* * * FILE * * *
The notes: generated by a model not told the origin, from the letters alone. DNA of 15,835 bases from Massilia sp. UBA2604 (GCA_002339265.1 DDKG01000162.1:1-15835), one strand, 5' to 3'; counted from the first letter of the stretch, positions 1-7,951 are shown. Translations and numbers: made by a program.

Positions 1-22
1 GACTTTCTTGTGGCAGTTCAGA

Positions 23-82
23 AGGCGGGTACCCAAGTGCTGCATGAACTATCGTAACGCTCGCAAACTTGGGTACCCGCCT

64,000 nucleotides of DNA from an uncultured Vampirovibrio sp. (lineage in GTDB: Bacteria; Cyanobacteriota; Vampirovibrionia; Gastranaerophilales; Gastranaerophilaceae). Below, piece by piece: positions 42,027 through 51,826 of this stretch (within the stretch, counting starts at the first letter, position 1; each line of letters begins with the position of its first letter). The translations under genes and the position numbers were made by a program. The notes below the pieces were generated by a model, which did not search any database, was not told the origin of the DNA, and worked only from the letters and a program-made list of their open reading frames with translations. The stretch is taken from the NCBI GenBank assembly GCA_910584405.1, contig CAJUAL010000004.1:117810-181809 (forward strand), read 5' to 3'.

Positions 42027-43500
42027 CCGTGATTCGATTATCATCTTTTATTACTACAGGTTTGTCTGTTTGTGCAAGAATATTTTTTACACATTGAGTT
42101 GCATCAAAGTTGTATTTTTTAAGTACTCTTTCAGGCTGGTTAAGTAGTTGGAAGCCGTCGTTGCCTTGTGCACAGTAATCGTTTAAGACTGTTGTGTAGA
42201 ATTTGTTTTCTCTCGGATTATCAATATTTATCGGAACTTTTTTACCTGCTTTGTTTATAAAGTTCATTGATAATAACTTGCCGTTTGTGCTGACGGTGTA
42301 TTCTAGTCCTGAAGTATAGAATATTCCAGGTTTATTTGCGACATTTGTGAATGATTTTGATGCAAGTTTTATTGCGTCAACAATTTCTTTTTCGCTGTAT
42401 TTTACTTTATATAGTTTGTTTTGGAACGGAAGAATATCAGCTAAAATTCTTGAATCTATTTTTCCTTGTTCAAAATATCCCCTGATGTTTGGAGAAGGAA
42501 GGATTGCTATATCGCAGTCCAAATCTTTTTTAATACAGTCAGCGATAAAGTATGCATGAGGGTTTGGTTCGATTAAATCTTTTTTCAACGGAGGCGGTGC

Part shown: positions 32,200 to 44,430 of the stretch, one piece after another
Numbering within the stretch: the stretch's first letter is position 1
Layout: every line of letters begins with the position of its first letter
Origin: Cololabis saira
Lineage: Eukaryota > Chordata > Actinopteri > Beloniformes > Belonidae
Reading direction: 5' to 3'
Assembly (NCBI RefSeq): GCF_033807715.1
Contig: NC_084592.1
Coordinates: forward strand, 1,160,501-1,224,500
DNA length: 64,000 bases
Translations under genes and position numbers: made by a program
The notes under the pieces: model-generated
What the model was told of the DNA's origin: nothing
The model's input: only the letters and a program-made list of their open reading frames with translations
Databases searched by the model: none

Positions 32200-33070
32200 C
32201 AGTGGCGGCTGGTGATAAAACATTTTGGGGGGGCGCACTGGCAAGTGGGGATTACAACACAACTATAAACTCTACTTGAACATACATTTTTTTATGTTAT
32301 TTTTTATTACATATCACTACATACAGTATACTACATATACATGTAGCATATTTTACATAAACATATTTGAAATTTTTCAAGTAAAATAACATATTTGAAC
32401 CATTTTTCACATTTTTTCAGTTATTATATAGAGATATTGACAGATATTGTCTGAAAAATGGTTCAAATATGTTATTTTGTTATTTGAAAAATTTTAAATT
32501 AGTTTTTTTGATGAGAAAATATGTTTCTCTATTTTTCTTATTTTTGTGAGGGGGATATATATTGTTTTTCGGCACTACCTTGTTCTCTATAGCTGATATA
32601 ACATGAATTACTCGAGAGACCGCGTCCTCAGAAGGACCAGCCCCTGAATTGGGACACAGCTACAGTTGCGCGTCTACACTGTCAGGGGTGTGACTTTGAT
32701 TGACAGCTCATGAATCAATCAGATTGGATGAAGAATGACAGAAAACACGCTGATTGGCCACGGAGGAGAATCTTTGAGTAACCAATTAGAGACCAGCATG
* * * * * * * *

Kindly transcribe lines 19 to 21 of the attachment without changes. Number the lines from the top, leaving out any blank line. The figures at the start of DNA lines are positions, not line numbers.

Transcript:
Reading direction: 5' to 3'
Assembly (NCBI RefSeq): GCF_033807715.1
Contig: NC_084592.1